"You will be confronted by the "ladies of the night" who will try to beat you in the most unladylike manner. Additionally, the lady's (sic) "boss" will be on hand to make sure you are not victorious. Armed with a gun, and a limited number of bullets, he will attempt to shoot you and you must take evasive action until his ammunition has run out, then you can attack him man to man."
This level always feels fairly short. Despite the ladies doing their best to pummel and knee you within an inch of your life, the main hazard is the fella appearing on the left with a gun.
Despite the risk of immediately losing a life if you get hit by a bullet, it's easy to line up your opponents so that his bullets hit them instead.
Within a screen or two you can obtain a spiked mace, and once your gunslinger runs out of bullets it's a fairly leisurely stroll to the end of the level.
Stage difficulty rating: 5/10
"Here, a number of undesirable skin-heads will attempt to beat you to pulp. Pure punching, kicking etc. is the only way you will be able to progress to the next level. Using weapons that can be found an the ground you must fight your way through to the final confrontation."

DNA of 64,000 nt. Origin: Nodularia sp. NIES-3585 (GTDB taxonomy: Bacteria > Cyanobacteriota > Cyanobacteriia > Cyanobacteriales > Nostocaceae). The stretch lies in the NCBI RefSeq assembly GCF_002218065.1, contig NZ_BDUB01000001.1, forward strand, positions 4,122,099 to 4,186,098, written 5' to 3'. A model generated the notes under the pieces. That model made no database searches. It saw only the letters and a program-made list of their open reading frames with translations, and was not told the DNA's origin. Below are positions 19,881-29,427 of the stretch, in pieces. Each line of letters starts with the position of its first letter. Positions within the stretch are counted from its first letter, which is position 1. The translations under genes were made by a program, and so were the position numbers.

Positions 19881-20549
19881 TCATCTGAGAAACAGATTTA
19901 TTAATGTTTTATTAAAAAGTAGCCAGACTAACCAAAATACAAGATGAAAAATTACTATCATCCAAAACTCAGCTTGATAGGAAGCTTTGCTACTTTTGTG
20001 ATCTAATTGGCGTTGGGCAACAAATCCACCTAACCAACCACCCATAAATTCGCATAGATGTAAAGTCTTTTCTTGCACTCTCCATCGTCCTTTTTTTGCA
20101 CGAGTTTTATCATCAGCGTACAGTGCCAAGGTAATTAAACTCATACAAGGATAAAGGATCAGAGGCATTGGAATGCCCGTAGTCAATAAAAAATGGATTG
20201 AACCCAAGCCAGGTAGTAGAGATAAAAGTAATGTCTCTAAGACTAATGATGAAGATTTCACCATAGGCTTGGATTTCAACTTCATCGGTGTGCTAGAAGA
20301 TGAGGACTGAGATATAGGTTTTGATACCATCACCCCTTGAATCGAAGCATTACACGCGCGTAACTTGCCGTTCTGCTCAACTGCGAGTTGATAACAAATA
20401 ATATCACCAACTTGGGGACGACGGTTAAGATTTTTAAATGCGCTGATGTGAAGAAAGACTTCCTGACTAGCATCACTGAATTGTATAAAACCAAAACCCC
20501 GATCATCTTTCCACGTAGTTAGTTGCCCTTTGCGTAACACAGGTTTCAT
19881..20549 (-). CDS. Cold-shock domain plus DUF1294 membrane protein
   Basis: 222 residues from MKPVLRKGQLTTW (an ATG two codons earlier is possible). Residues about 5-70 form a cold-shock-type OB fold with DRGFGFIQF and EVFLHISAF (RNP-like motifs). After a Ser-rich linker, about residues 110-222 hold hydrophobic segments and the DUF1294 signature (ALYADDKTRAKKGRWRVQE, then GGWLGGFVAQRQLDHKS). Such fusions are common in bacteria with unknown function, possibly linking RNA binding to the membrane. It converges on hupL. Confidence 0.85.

Another fairly short one, but your enemies start getting slightly cleverer here. As the inlay describes, you need to be careful as it's easy for you to be punched, kicked, grabbed or headbutted by your violent opponents.
However, you can acquire (what looks like) a tomahawk on this level and proceed to whack them over the head with it (I don't remember THAT particular Bruce Lee move...).
Stage difficulty rating: 7/10
"The Beasty Boys are in town and some of their most ardent fans have congregated in the shopping mall, aware that your progress towards Mr. Big has almost reached its conclusion. Together with their canine friends they will attempt in a variety as ways to make sure this is your last level."
Fortunately the gnashing doggies only require a single flying kick to despatch, but like the previous level, your opponents start to get canny, ducking your flying attacks and combining well to attack you.
On paper this looks like a straightforward and short level, but the lack of a usable weapon is very noticeable - particularly on subsequent run-throughs, where your attackers don't leave you many effective attack options.
In fact, this is the level that tended to do me in most of all... The key is mastering the timing of the back-kick and pummelling your opponents when they're on the floor when you have the chance. But it really feels like a slow slog through this stage.